Rose Blue Rhapsody

Light and Colour: Rose ‘Rhapsody in Blue’

As a photographer, I’m very aware of the difference that light makes to flower colour. The pictures on this post are both of the same rose ‘Rhapsody in Blue’, but you can see how the light has changed the way the colours appear.

The top photograph was taken in the evening, at a time when the sinking sun was creating a warm golden glow over everything. This has made the flower petals look much more magenta. Their red and pink tones have been picked out by the warm light.

The second photograph has been taken nearer the middle of the day. (On a day which has been just overcast enough to soften the shadows which might otherwise have been very harsh.) See how much more purple there is in the petals in this light. That’s because the light is more neutral, allowing the flower’s real colour to show.

If I had taken the second photograph on a day with heavy cloud, I would probably have got stronger blue tones in the flower. (And more yet if I had chosen to photograph during ‘blue hour’ before dawn or after sunset – but that’s getting a bit dark for my purposes!)

Exploring how changes in light affect colours is all part of the interest of garden photography. But right now, after a very grey few weeks, I’m grateful for every bit of bright sunshine we get. The last few days have been hot and sunny and it feels as if summer has returned to us. I only wish it would last a little longer!

Rose 'Rhapsody in Blue'
Rose ‘Rhapsody in Blue’ looking much more purple in cooler light.

16 thoughts on “Light and Colour: Rose ‘Rhapsody in Blue’

  1. One of my top favourites in the Gore Gardens rose garden. Your 2nd photo is really nice and just how I think of it (even though the appearance varies according to light as you’ve discussed). Thanks Ann!

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  2. Light certainly does make a difference. Beyond that, I’ve learned that camera sensors and monitors can make any individual photo look quite different to different people. Thinking about it, I have the most trouble with yellow. Photos can often appear far more orangeish than in real life; it’s a real trick for me to get the color right.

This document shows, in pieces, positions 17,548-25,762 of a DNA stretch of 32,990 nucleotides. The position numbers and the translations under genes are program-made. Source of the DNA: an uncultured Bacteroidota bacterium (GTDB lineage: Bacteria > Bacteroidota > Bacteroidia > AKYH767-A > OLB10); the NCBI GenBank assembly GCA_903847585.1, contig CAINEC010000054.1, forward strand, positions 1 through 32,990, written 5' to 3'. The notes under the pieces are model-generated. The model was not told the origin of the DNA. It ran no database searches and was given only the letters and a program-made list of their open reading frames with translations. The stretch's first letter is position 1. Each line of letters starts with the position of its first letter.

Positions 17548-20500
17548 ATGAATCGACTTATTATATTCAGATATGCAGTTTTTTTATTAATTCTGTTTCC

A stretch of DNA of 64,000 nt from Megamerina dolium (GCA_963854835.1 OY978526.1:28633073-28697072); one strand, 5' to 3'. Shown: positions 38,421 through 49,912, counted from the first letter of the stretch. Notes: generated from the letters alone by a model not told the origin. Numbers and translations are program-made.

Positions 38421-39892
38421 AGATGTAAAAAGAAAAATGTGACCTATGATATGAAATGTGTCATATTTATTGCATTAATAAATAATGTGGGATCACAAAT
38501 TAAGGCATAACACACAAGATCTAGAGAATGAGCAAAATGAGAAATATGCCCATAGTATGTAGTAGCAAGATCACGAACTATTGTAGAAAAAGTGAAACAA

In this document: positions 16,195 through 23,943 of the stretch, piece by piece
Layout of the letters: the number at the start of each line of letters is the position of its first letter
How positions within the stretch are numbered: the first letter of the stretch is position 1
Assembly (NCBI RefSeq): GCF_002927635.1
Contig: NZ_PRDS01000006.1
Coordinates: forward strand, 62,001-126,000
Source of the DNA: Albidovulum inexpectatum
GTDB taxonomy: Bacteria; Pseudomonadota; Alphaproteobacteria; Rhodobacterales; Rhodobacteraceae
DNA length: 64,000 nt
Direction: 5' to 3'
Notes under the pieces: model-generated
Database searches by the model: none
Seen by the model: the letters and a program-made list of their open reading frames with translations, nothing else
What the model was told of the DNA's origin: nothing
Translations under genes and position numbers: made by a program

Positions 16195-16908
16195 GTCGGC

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    1. I agree, cameras and especially monitors do make a huge difference. With all these factors, it’s a wonder that our images look anything like their real colours! I often wonder about how my photographs may look on other people’s monitors. I do calibrate my own, but the monitors their seen on will have the final say in that! For me, I have to watch that greens don’t get more saturated than the other colours – but then, a lot will also depend on what people are used to seeing. Complicated! πŸ™‚

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  3. Interesting blog title Ann! I notice this all the time when playing in PS how the color of a subject can change depending on how you shade or lighten areas of it, so I can see this is really true with different light settings in your garden. It is rather amazing! Beautiful photos BTW!

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    1. Even just looking at the garden, without taking photographs, it’s really interesting to see how the colours can change with the light. (And the details that the light will pick up at different times.) All good reason to enjoy some time just sitting in the garden and watching how things change. πŸ™‚

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